This jazz café in Detroit is only open on Fridays. It is tightly packed with acquaintances. Even those you’ve never met before look familiar. And after a few drinks, it is not inappropriate to invite yourself to their tables to investigate social connections. Our stories are similar in this circle, which is why we stick together. This college boy, who is presently talking to you, has you stuck at a table that is shoved beside the corner where the musicians play: an upright bass, a piano, a guitar, two singers, male and female, who trade off the microphone between songs when they aren’t sharing it in a duet. Mounted on the burgundy walls are tarnished brass instruments and old records. The place is lit with lamps of vinyl, lace, and some Tiffany knock-offs. It reminds you of an eccentric great-aunt’s house. The couches are even embroidered with flowers and topped with clear plastic slipcovers. And it smells like dust and smoke. The college boy is studying sculpture. He is exasperated with his life, he tells you, as though he is unaware of the strange and beautiful sanctuary he is sitting in. He complains that nobody gets it. Everyone is living a life that ignores beauty and shits on art. You simultaneously hate and pity him. He claims he is not enjoying a time he will soon idealize. You drink your gin and tonic. (You never know what else to order.) He pulls out a cigarette, and you imagine what his life will be like in six years. He does not know it yet, but he will resent his family, his job, because they will keep him from evenings like this. Feeling bored in a sea of friends while musicians, who play for fun, not money, are goofing through a piano cover of Sublime. Jesus Christ, this is tiring, entertaining his boredom, nodding at how the world has already disappointed him before the age of twenty-two. He will remember this night, and the slew of nights like it. He will think about it longingly. He will misremember, though, recalling dancing along to the music, when he really just hunched over his phone and forced strangers into his conversation. You will remember letting him discontent you.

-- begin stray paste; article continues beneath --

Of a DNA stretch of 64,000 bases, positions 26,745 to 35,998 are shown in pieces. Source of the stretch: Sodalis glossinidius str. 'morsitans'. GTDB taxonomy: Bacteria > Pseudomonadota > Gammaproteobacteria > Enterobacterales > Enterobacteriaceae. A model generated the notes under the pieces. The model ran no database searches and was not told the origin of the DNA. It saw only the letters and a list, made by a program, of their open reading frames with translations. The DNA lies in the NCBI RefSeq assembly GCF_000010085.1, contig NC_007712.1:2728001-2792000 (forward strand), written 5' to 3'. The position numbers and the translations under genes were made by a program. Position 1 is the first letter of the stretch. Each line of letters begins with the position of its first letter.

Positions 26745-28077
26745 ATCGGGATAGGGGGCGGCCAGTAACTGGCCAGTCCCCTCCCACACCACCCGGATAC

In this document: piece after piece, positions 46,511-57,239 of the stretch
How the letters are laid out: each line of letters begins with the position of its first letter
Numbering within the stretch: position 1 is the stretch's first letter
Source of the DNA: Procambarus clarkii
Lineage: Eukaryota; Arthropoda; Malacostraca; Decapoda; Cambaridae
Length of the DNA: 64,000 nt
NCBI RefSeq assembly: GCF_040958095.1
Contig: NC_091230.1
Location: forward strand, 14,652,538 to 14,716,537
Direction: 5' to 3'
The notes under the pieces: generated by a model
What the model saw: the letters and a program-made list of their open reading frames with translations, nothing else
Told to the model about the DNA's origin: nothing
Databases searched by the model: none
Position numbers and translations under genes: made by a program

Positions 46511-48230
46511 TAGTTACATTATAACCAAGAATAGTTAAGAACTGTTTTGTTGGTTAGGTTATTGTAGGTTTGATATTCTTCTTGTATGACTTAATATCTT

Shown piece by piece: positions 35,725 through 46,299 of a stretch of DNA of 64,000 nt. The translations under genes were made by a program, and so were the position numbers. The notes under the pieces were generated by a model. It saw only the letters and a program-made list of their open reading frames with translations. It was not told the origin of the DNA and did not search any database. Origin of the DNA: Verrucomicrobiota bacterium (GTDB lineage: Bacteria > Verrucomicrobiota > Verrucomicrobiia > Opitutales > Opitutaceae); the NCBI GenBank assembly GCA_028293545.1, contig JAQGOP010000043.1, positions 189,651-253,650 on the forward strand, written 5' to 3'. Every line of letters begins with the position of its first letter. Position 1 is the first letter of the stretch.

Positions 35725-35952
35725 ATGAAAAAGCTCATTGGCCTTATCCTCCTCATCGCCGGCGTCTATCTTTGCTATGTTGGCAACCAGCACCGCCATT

Shannon McLeod teaches in Adrian, Michigan, where she also coaches a youth slam poetry team. She has led creative writing workshops in venues as diverse as a children’s summer camp and a women’s correctional facility. Her writing has appeared in Gawker, Hobart and NEAT